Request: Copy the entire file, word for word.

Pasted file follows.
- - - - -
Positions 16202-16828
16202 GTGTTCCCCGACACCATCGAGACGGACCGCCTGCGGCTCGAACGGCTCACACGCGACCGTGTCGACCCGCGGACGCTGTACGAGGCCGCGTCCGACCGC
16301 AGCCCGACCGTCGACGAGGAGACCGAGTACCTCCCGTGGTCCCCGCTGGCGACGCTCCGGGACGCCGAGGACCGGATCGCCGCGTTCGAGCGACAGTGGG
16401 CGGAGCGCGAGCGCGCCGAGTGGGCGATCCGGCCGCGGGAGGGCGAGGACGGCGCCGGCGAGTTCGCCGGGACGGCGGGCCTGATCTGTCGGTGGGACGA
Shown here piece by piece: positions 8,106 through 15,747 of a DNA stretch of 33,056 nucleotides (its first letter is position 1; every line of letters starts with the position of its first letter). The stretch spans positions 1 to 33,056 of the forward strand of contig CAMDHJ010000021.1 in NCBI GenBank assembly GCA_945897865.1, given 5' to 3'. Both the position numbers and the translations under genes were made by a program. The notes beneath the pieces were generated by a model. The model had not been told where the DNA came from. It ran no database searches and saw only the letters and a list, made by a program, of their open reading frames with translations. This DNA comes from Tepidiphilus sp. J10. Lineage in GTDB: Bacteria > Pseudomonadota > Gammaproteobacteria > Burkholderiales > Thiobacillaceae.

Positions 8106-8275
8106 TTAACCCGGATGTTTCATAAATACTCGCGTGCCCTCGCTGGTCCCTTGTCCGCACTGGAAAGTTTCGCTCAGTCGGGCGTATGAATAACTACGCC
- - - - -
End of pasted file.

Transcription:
Positions 16202-16828
16202 GTGTTCCCCGACACCATCGAGACGGACCGCCTGCGGCTCGAACGGCTCACACGCGACCGTGTCGACCCGCGGACGCTGTACGAGGCCGCGTCCGACCGC
16301 AGCCCGACCGTCGACGAGGAGACCGAGTACCTCCCGTGGTCCCCGCTGGCGACGCTCCGGGACGCCGAGGACCGGATCGCCGCGTTCGAGCGACAGTGGG
16401 CGGAGCGCGAGCGCGCCGAGTGGGCGATCCGGCCGCGGGAGGGCGAGGACGGCGCCGGCGAGTTCGCCGGGACGGCGGGCCTGATCTGTCGGTGGGACGA
Shown here piece by piece: positions 8,106 through 15,747 of a DNA stretch of 33,056 nucleotides (its first letter is position 1; every line of letters starts with the position of its first letter). The stretch spans positions 1 to 33,056 of the forward strand of contig CAMDHJ010000021.1 in NCBI GenBank assembly GCA_945897865.1, given 5' to 3'. Both the position numbers and the translations under genes were made by a program. The notes beneath the pieces were generated by a model. The model had not been told where the DNA came from. It ran no database searches and saw only the letters and a list, made by a program, of their open reading frames with translations. This DNA comes from Tepidiphilus sp. J10. Lineage in GTDB: Bacteria > Pseudomonadota > Gammaproteobacteria > Burkholderiales > Thiobacillaceae.

Positions 8106-8275
8106 TTAACCCGGATGTTTCATAAATACTCGCGTGCCCTCGCTGGTCCCTTGTCCGCACTGGAAAGTTTCGCTCAGTCGGGCGTATGAATAACTACGCC